Avoiding Colds

A couple of months ago I wrote about the approaching flu season, advocating for routine vaccination. The mid-winter holidays are just over, and nearly everyone I know has had some form of respiratory infection. Staff parties, many people together in enclosed spaces, alcohol are all contributors. Multi-generation family get together with small children and their viruses also contribute.

I’ve been fortunately so far able to avoid getting sick. I’m not sure why but I have my ideas.

None of this is science and much of its family traditional advice. But I have tried to apply what I know from science about how the body works to explain folk wisdom and just observation.

I think cold viruses are probably often found in our upper respiratory passages without causing disease, much like bacteria. They become invasive and cause pathology when conditions are favorable to them. Specifically alcohol, dryness of aircraft and especially a drop-in temperature of the nasopharynx… such as with lowered body temperature, or smoking tobacco. And with other causes of lowered immunity. (old age, disease, fatigue and almost certainly stress.)

So what we can do that is most effective is avoid the slightest chill…

Remember, 50% of heat loss is through our heads. Always keep your head warm especially after a workout. Avoid sudden changes of temperature, overheating and then rapid cooling. Change your base layer if possible after skiing or other cool weather activity before carrying on and have a shower or bath as soon as possible. I don’t like having damp feet. (Reading about the trenches in WWI terrifies me) I wear wool socks because they wick, and almost always change them after work or exercise.

Our stress hormones, cortisol etc., go through a daily cycle, tied to the day/night… the circadian rhythm. We need to respect that cycle. Early to bed, early rise etc.

I drink lots of weak tea, usually black but some green as well as just plain tea or occasionally a little honey. Because of Antioxidants? Maybe. Or maybe it’s just warm fluid bathing the mucosae. I figure they’ve been drinking it in the mountains for thousands of years, so there must be something to it. And, like Steve Martin in the” The Jerk” I love my thermos. I always have it full when I go in the morning, Fishing, skiing or anything else.

Vitamin D is controversial, but I noticed a dramatic reduction in frequency and then duration of colds when I started using 4000units IN DROPLET form daily. How it works… I won’t bore you with my theory. But it involves mucosal protection again. Jamiesons has a formulation of 1000units/droplet which means you only need 4 drops. Others aren’t as concentrated.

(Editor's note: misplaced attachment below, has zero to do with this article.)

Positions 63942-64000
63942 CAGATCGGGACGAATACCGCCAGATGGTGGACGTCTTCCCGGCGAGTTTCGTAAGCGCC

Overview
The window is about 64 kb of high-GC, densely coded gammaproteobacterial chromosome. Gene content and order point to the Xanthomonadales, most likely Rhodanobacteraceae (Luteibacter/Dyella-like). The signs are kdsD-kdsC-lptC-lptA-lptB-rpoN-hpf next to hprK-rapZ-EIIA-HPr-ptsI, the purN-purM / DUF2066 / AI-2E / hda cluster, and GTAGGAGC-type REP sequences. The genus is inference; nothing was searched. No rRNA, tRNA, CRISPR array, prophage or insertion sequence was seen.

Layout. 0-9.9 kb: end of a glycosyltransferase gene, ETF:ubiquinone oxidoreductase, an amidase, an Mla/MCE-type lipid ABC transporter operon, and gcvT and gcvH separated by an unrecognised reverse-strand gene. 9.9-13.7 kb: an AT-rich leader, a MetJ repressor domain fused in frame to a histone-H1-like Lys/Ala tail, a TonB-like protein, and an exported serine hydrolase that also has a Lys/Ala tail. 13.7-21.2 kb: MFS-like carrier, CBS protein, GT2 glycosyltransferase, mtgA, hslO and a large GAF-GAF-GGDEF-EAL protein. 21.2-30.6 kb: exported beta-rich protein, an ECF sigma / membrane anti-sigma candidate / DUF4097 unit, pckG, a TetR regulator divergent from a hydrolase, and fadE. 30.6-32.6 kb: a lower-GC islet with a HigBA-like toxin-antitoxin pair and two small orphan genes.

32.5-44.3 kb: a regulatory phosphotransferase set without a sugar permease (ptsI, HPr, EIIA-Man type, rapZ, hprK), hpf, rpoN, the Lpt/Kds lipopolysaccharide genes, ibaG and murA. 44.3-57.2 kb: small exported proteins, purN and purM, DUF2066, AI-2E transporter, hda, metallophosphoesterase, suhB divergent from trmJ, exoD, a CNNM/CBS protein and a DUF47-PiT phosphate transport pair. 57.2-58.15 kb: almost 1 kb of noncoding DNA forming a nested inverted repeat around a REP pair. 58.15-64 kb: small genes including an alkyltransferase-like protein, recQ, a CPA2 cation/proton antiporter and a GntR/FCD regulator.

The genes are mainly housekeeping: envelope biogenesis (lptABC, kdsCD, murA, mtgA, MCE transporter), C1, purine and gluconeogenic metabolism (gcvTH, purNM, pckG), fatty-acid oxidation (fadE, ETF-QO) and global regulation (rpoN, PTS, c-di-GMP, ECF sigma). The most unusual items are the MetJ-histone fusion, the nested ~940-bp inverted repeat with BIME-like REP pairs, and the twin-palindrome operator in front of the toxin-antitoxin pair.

I use lots of herbs I’ve grown and dried, store bought only rarely. I think the benefits of oregano oil are controversial but again, I think there’s value, and I suspect thyme is potent in some way as are most of the others in the drawer or cabinet. So I use a lot of them when I use them. Aromatherapy and maybe more.

Soups, stews, braises give the cooking to really extract nutrients from bones and other tough tissues…Elemental protein.

I try limit alcohol especially after exercise. I like one drink but only if I’m warm.

I eat a large salad pretty much every day. I’m a huge believer in the value of a proper breakfast, and that is a topic for a whole blog. I eat a lot of apples, usually one with lunch every day. (“…keeps the doctor away”) I just scored a whole case of organic ambrosias from my green grocer!

Other important measures:

  • Hand washing and other public health measures (avoid touching your eyes which may be a “portal of entry” for viruses and wash hands frequently)
  • Not flying often (I think of aircraft as tubes filled with germs.)
  • Managing Stress. Need I say more. We all struggle with it

Despite all measures, we all get upper respiratory infections occasionally. I’ve had two in the last six years. When one comes, take care of yourself. Rest and get plenty of warm fluids. Take acetaminophen or ibuprofen for aches and chills, but if you develop complications such as a significant fever (use a thermometer!!) and/or coughing up significant secretions, seek medical attention. I do not believe proprietary cold remedies. I so disbelieve in them that writing this, I cannot name one of them, despite their being dozens lined up on the shelves of pharmacies. I actually believe they prolong respiratory infections and by masking symptoms, promote their spread. Don’t start to exercise until you recover. Completely. Listen to your body.


Dr. Gelfant’s Living Beautifully Blog

Join our mailing list and receive updates when a new blog is posted by Dr. Benjamin Gelfant.